Christopher Tyerman suggests that how we interpret the Crusades may say more about us than about history.
Well there’s a series of popular misunderstandings about the Crusades that have got to do with attitudes of the past but also current problems. They are seen as an example of medieval brutality in the name of religion – which seems, in a post-Enlightenment age, rather peculiar. In other parts of the world, they have been rebranded as an example of early Western imperialism and colonialism. And both sides of that equation are false.
Well, in the West the Crusades have been misunderstood, really because they’ve been controversial, certainly since the Reformation, when the whole theology and ideology of the Crusade and the authority of the Pope to launch it – the idea that you fight wars and get remission from sins, time off purgatory, salvation – was challenged by Protestants who thought that this was a load of bunkum, absolute nonsense.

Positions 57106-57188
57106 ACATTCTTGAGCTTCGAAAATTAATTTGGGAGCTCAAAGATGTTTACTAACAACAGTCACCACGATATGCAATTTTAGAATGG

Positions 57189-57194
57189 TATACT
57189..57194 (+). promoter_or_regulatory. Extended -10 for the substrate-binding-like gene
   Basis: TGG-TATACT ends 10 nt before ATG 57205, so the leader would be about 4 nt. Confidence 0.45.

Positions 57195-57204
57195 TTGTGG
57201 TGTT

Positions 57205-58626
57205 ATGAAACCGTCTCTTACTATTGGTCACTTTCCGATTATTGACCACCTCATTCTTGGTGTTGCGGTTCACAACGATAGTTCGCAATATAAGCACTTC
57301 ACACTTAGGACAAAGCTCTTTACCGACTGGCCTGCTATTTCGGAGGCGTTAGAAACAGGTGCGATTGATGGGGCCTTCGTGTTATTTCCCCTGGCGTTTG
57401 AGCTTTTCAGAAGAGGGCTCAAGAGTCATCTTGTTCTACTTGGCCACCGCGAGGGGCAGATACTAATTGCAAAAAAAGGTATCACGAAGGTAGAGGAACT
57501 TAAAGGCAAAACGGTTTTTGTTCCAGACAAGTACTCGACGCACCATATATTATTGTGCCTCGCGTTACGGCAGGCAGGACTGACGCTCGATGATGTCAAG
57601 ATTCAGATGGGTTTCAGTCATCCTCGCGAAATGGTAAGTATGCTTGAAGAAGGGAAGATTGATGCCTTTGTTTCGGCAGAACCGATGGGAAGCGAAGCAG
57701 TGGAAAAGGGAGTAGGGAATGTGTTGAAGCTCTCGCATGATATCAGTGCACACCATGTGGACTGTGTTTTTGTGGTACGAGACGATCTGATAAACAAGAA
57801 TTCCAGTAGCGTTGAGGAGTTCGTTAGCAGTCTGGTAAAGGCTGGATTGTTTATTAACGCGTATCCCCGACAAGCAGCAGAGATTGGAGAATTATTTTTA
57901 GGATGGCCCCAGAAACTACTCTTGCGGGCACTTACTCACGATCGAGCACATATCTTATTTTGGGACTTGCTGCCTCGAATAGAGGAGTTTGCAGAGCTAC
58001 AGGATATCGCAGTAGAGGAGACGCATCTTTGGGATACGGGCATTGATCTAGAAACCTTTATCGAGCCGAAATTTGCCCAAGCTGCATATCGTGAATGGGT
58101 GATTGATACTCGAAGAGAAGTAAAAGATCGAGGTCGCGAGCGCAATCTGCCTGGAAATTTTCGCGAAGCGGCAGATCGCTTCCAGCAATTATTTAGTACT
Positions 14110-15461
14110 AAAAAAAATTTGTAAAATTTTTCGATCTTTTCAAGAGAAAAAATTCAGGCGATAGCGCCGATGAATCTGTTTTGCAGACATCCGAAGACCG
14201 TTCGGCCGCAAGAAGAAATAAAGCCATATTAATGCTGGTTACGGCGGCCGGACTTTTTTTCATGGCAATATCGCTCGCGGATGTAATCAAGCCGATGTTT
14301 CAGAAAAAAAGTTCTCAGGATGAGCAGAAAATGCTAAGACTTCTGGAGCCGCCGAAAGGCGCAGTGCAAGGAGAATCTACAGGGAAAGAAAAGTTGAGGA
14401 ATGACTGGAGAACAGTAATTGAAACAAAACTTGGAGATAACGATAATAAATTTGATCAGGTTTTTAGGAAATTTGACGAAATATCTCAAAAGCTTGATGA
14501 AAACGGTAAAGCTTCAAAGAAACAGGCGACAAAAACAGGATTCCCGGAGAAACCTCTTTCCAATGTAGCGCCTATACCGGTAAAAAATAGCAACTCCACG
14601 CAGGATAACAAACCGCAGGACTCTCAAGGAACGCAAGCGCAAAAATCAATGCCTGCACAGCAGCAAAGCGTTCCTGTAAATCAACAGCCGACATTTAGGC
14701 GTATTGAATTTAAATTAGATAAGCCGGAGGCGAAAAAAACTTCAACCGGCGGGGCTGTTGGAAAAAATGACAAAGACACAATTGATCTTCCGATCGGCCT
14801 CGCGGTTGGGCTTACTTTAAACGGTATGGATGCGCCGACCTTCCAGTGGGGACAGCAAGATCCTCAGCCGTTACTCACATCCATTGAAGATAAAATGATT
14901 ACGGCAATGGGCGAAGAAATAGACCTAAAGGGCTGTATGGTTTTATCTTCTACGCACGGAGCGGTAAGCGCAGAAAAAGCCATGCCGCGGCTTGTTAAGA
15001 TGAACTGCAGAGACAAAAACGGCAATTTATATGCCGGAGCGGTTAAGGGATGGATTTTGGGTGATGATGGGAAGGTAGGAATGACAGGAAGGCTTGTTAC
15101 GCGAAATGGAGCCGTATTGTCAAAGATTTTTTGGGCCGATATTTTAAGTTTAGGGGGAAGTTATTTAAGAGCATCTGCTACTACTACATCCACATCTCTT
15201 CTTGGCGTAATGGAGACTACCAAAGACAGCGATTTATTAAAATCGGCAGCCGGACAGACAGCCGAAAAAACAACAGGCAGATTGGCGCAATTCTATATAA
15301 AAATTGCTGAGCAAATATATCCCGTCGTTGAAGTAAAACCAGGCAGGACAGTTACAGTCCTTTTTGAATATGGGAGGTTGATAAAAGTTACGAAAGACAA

And so it becomes part of a sort of internal Christian culture war, if you like, between different sorts of religious perception and confessional belief. This then pursues into debates about the future of Europe, the past of Europe; how is it that Europe comes from the 16th, 17th, 18th centuries to dominate the globe? How do the Crusades fit into that picture? And this raises questions of the motives of crusaders, the purpose of crusaders, which get changed over time and become part of a discourse about progress during the Enlightenment; nationalism and imperialism in the 19th century; and the nature of collective popular war, and ideology and war, in the 20th century.